William Frederick Horry
William Frederick Horry, also known as Fred Horry (December 1843 – 1 April 1872), was the first person to be hanged by Victorian hangman William Marwood, and the first to fall using the long drop method. He was hanged at Lincoln Castle, Lincoln, England on 1 April 1872, aged 28, for the murder of his wife, Jane Horry.
Biography and crime
Horry was born in December 1843, in Boston, Lincolnshire, England. He married Jane in 1866 and they took over the George Hotel together in Burslem, Staffordshire, England. By September 1871, the two were estranged due to Horry's alcoholism and accusations of Jane's infidelity with customers. Jane went to live with Horry's father in Boston with their children whilst William stayed at the hotel.
William made attempts to visit his family but due to his abusive behaviour, he was barred from further visits. Unable to maintain the business on his own, he sold the hotel and moved to Nottingham. In 1872, William pleaded with his wife a final time to return with him with their children. After being unsuccessful, he travelled to Nottingham, purchased a revolver and ammunition before returning again to Boston to murder his wife.
Trial and execution
At his trial on 31 March 1872, he pleaded insanity but the prosecution successfully argued that the crime was premeditated. He was sentenced to death by hanging the following day.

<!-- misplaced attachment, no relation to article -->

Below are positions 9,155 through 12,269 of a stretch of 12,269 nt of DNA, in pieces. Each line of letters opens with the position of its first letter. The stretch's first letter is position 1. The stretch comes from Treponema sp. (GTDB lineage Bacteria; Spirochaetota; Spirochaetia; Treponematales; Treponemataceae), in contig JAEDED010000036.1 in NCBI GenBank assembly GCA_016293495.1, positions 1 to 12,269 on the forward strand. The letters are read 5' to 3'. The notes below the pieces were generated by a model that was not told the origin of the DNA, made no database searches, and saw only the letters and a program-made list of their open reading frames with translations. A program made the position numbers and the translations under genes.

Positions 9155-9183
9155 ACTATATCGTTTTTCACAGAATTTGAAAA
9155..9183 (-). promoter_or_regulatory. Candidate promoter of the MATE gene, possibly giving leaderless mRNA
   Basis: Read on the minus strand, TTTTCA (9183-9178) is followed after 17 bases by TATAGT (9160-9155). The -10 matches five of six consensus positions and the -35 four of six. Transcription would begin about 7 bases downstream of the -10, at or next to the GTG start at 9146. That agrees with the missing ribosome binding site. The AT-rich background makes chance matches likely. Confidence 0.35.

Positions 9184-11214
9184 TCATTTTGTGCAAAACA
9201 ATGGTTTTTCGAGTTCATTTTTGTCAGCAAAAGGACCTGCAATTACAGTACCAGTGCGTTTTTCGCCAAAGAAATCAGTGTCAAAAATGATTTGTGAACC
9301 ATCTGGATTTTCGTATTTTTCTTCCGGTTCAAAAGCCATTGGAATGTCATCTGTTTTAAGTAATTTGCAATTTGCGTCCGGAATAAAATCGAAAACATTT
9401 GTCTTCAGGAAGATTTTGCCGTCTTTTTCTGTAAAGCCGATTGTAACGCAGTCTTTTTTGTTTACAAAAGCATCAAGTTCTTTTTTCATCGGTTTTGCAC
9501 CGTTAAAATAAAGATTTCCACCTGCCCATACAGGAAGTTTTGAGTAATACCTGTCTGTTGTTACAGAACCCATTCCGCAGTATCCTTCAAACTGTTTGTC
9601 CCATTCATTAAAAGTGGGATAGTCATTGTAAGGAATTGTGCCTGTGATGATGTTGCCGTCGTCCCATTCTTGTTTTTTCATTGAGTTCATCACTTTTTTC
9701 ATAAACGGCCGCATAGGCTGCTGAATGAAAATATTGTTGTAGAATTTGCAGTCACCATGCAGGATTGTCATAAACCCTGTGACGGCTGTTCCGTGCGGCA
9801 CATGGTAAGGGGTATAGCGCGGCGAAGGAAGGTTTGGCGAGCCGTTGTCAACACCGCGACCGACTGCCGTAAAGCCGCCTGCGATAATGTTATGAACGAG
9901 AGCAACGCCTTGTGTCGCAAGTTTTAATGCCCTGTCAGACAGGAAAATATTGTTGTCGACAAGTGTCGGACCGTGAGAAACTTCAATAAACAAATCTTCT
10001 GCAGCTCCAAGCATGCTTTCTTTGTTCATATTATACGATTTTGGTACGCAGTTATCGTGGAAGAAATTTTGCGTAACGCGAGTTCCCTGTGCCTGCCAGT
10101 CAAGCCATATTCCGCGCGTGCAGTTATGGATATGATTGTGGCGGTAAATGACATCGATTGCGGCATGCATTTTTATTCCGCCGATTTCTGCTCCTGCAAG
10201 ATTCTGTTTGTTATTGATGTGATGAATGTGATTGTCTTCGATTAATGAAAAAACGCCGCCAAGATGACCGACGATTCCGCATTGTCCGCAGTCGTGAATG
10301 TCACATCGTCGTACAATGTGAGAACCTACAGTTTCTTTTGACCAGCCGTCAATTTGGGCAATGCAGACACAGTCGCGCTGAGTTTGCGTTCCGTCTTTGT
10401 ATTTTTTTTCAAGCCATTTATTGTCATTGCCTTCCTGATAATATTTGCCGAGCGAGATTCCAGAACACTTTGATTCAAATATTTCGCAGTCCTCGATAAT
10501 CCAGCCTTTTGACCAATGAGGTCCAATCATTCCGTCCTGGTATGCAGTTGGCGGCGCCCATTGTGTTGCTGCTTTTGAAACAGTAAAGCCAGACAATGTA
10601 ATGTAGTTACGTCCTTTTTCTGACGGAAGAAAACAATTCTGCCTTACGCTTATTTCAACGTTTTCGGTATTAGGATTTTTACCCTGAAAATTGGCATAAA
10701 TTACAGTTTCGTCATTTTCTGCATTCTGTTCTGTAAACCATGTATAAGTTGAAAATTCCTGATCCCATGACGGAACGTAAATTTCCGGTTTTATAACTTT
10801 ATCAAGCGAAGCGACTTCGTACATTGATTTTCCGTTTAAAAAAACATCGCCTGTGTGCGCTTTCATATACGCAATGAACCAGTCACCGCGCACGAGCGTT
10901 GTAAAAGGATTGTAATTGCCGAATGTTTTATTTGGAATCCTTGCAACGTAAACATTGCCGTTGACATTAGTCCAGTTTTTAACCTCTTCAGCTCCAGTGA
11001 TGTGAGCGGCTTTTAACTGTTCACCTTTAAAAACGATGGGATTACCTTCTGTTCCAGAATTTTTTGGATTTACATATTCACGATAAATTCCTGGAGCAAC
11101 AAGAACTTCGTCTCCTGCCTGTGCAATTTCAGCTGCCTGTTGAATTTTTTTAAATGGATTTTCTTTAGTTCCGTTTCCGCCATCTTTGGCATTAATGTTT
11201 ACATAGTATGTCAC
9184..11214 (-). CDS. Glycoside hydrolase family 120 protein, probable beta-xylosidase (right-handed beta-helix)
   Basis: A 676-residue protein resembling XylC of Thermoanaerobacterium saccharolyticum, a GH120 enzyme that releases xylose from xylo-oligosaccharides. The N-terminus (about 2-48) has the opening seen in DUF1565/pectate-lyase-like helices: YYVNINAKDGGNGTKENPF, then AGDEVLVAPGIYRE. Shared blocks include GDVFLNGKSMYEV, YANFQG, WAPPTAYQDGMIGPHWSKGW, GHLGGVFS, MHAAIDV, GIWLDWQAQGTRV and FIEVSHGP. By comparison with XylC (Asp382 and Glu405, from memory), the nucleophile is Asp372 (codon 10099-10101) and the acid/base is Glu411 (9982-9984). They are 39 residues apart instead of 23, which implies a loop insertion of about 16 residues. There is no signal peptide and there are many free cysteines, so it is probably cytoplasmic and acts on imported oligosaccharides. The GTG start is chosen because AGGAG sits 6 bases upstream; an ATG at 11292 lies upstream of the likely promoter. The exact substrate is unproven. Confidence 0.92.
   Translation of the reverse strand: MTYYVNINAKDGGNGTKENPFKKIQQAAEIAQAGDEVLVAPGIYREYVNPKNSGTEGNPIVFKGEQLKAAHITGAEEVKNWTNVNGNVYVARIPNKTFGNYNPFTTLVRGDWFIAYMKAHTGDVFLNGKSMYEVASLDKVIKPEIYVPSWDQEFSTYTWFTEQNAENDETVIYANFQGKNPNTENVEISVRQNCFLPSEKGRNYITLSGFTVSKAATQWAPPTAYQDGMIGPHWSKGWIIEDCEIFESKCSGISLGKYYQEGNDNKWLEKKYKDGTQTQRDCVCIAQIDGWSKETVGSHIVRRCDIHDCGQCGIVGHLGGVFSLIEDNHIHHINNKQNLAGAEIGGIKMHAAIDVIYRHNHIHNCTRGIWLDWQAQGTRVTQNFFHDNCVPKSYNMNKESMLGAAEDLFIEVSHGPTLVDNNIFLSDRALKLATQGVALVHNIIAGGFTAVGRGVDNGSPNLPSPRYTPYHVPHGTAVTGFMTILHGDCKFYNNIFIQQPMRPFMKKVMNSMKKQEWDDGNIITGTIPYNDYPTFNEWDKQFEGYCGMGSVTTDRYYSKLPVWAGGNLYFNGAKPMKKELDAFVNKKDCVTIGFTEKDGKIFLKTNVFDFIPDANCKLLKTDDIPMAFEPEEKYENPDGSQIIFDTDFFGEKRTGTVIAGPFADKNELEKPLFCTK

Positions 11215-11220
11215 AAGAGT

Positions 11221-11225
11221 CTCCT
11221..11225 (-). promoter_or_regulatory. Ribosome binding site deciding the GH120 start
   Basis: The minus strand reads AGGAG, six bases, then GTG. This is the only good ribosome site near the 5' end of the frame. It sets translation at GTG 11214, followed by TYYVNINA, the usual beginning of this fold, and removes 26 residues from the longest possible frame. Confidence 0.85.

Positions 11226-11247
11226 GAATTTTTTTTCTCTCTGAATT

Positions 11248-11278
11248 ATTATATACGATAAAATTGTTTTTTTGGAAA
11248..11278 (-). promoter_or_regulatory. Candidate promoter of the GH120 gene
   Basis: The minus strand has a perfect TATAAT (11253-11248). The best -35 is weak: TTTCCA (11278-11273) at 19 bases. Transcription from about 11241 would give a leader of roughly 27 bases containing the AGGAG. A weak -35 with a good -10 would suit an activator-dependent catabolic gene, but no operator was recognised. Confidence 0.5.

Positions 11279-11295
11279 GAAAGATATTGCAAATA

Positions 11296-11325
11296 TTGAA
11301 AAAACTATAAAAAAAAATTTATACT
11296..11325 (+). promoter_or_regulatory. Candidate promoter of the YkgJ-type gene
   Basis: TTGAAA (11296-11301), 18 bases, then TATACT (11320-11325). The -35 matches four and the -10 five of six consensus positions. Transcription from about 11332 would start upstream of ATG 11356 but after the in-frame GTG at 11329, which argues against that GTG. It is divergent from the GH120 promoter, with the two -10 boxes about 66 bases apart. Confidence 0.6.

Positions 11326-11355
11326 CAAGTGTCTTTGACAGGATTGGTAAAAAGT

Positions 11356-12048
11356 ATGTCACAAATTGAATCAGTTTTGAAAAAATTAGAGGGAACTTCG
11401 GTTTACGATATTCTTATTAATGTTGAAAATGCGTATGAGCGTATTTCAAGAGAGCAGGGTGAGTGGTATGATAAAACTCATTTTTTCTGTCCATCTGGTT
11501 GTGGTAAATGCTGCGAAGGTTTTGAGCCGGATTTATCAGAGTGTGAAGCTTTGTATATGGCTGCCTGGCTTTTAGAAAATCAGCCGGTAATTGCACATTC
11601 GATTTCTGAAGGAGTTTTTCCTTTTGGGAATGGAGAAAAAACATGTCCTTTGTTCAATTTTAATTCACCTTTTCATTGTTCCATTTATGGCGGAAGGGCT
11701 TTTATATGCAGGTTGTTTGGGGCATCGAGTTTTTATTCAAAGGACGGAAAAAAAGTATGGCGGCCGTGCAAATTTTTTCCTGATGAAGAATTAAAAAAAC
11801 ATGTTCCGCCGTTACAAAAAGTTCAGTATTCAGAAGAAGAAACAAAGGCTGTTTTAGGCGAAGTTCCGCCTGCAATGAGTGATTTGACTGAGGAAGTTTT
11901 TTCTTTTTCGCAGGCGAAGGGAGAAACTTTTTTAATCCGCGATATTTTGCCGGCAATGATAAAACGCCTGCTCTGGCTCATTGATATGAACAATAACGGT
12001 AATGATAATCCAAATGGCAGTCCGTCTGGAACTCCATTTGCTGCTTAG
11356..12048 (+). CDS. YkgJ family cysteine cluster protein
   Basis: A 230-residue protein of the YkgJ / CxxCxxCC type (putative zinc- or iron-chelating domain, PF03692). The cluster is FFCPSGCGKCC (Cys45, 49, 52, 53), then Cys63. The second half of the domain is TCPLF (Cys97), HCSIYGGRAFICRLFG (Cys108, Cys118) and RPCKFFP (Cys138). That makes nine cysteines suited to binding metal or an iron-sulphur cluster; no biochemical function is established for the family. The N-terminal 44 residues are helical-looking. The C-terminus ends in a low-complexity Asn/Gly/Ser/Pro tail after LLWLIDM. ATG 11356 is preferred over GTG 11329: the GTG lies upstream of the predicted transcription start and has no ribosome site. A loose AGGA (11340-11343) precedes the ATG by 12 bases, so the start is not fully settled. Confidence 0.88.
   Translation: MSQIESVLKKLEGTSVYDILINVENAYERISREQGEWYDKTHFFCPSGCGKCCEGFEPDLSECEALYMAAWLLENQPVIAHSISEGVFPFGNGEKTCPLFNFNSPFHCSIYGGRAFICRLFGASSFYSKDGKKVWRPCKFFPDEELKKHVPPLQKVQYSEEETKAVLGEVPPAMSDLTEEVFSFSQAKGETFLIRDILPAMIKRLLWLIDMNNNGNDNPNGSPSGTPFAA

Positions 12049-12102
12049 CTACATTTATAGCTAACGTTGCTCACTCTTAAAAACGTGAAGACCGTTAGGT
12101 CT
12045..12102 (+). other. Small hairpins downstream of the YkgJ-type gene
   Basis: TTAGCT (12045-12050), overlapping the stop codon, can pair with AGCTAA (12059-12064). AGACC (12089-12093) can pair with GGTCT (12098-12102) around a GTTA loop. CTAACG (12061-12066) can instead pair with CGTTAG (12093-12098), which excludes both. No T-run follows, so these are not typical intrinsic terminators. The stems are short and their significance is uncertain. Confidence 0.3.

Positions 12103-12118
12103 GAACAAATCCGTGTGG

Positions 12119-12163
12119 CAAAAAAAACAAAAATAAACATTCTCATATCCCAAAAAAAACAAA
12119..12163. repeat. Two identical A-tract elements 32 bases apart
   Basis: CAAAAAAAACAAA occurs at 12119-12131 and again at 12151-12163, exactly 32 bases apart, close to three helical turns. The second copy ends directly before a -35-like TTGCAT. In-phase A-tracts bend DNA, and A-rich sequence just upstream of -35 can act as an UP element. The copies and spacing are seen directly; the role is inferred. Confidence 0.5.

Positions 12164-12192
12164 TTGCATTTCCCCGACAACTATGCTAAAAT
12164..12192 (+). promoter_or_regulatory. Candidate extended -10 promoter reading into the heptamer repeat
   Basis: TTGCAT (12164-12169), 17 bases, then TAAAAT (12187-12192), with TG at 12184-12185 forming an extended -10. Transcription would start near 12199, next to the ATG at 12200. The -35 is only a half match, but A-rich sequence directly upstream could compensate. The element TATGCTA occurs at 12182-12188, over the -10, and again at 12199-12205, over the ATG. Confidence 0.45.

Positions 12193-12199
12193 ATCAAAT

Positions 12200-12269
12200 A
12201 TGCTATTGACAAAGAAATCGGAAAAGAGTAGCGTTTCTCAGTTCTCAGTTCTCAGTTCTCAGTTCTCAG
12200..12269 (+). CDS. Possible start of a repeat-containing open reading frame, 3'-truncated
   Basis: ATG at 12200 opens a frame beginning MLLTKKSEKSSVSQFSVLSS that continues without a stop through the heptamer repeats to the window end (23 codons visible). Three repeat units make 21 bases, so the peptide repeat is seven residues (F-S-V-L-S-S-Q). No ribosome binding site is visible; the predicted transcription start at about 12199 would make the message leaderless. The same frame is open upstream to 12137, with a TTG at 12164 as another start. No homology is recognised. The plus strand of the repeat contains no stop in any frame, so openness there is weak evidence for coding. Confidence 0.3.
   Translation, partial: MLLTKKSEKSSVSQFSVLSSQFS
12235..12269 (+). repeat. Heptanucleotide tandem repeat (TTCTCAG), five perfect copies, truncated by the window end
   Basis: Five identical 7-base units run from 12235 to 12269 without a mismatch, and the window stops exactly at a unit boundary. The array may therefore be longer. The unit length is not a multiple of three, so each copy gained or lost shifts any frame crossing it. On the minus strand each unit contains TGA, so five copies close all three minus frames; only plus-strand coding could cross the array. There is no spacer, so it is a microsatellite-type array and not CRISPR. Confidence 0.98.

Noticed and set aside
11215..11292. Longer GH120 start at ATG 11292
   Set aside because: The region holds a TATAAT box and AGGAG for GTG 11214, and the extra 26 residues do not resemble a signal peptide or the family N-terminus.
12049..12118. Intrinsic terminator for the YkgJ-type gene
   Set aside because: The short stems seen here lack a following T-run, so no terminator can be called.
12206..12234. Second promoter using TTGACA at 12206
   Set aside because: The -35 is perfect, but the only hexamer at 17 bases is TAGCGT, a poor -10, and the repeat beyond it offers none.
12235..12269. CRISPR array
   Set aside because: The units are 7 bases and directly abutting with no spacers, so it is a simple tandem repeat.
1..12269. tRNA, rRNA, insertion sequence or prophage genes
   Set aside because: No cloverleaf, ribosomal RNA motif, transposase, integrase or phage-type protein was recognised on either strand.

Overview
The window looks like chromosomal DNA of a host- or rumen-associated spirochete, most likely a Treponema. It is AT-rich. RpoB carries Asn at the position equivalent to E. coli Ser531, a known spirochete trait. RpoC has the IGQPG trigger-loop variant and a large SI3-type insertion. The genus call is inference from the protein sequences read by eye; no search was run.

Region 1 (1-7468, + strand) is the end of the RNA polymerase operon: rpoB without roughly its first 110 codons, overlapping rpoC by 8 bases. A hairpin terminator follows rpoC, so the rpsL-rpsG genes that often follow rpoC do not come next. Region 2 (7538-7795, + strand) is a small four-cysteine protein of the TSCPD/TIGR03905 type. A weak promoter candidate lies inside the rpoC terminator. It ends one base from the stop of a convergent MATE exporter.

William refused all appeals and was executed by William Marwood on 1 April. William Marwood had never hanged anyone before but persuaded the authorities in Lincoln to allow him to try a new "long drop" method. The long drop method is designed to snap the condemned persons neck instantly, causing unconsciousness and eventually asphyxiation, it was considered a more humane method than the existing short drop method that had been used for centuries. The execution went without any complications and Marwood went on to hang 176 people.
A memorial to William Frederick Horry exists in Burslem, Staffordshire consisting of a granite obelisk. William is buried in a simple grave in the Lucy Tower of Lincoln Castle. The grave (featuring only the initials of the condemned and the date of death) is well preserved and is still visible, along with many other criminals' graves.
Execution broadsides were often sold amongst the crowd that usually gathered for hangings and often gave gory details of the crime the condemned was accused of.
- Official Table of Drops - The long drop method evolved into this standardised method which was used for British hangings until 1964. It is still used in many countries around the world.